• Location of pain: Shin splints typically cause pain along the inner edge of the shinbone (tibia). The pain may extend over a large portion of the shin and can be felt on both legs.
  • Pain during activity: Shin splints often cause pain and discomfort during physical activity, especially activities that involve impact or repetitive stress on the legs. You may experience pain while running, jumping, or participating in sports.
  • Pain after activity: The pain from shin splints may continue even after you’ve finished your exercise or activity. It can persist as a dull ache or throbbing sensation in the shins.
  • Tenderness to touch: The affected area may be tender and sensitive to touch. Pressing on the inner edge of the shinbone may elicit pain or discomfort.
  • Gradual onset: Shin splints usually develop gradually over time rather than occurring suddenly. You may notice a gradual increase in pain or discomfort with continued activity.

It’s important to consult with a healthcare professional for an accurate diagnosis. They can evaluate your symptoms, conduct a physical examination, and may recommend imaging tests, such as X-rays or MRI, to rule out other possible conditions like stress fractures or compartment syndrome. Proper diagnosis is crucial for determining the appropriate treatment and avoiding further complications.

What are the common symptoms of shin splints?

The common symptoms of shin splints can vary from person to person, but they typically involve pain and discomfort in the lower leg. Here are the typical symptoms associated with shin splints:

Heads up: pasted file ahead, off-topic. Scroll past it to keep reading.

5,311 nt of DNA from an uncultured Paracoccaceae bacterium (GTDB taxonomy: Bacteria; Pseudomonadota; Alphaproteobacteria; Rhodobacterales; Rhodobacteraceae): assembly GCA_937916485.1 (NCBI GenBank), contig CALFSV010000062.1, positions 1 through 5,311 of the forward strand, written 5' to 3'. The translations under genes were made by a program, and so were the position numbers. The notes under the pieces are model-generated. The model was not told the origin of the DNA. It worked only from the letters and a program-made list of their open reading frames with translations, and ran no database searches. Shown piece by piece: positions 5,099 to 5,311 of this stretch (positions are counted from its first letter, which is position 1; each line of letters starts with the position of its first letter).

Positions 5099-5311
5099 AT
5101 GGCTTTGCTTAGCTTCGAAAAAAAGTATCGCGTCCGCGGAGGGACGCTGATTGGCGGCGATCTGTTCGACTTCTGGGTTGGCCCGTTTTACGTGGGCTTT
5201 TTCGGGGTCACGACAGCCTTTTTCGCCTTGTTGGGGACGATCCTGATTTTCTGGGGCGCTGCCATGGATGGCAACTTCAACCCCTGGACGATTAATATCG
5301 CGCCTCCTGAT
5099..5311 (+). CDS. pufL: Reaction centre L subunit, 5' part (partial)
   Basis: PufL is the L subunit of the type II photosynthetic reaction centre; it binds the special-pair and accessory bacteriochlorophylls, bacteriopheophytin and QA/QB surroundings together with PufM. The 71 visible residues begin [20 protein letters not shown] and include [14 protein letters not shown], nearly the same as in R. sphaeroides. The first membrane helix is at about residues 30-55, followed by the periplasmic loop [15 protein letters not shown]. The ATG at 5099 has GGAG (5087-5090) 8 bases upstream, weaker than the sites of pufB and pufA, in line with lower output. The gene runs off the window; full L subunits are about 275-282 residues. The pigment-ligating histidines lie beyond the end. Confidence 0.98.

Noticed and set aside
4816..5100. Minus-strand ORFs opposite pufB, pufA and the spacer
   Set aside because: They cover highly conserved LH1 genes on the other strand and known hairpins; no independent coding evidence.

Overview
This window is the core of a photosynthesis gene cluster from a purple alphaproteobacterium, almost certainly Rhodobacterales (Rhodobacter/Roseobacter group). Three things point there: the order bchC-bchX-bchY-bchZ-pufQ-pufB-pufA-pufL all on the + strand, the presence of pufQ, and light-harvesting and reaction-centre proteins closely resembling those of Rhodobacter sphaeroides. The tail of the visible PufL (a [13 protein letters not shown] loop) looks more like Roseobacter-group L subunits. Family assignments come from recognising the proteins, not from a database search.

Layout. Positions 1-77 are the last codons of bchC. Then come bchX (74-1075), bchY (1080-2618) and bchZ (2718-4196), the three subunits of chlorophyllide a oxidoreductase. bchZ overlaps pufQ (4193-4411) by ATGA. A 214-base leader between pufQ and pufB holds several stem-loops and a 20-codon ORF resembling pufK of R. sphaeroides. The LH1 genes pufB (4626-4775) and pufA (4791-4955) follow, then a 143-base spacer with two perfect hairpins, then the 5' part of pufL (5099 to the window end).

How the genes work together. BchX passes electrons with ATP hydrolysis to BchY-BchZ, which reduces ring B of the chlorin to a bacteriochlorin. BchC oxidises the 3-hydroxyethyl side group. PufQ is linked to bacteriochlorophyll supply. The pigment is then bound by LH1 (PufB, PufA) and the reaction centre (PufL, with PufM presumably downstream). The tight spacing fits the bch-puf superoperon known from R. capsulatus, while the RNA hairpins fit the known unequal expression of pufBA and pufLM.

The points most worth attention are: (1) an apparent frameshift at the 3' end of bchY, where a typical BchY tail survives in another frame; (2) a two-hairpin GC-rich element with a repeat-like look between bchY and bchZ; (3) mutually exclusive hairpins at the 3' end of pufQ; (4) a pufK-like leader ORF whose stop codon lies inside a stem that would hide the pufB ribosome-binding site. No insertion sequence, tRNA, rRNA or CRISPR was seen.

Pain along the inner edge of the shinbone (tibia): Shin splints often cause pain and tenderness along the inner side of the shinbone. The pain may extend over a large portion of the shin or focus on a specific spot.

Pain during physical activity: The pain is commonly experienced during exercise or activities that involve repetitive impact on the legs. Running, jumping, or even walking can trigger or worsen the pain.

  1. Pain after physical activity: Shin splint pain may persist after you’ve finished your activity. The pain can range from a dull ache to a throbbing sensation in the shins.
  2. Increased pain with pressure: Pressing on the affected area or applying pressure to the inner edge of the shinbone may elicit tenderness and increased pain.
  3. Mild swelling or inflammation: In some cases, mild swelling or inflammation may be present along the inner edge of the shinbone.
  4. Gradual onset: Shin splints usually develop gradually over time rather than appearing suddenly. You may initially notice minor discomfort that progresses to more noticeable pain with continued activity.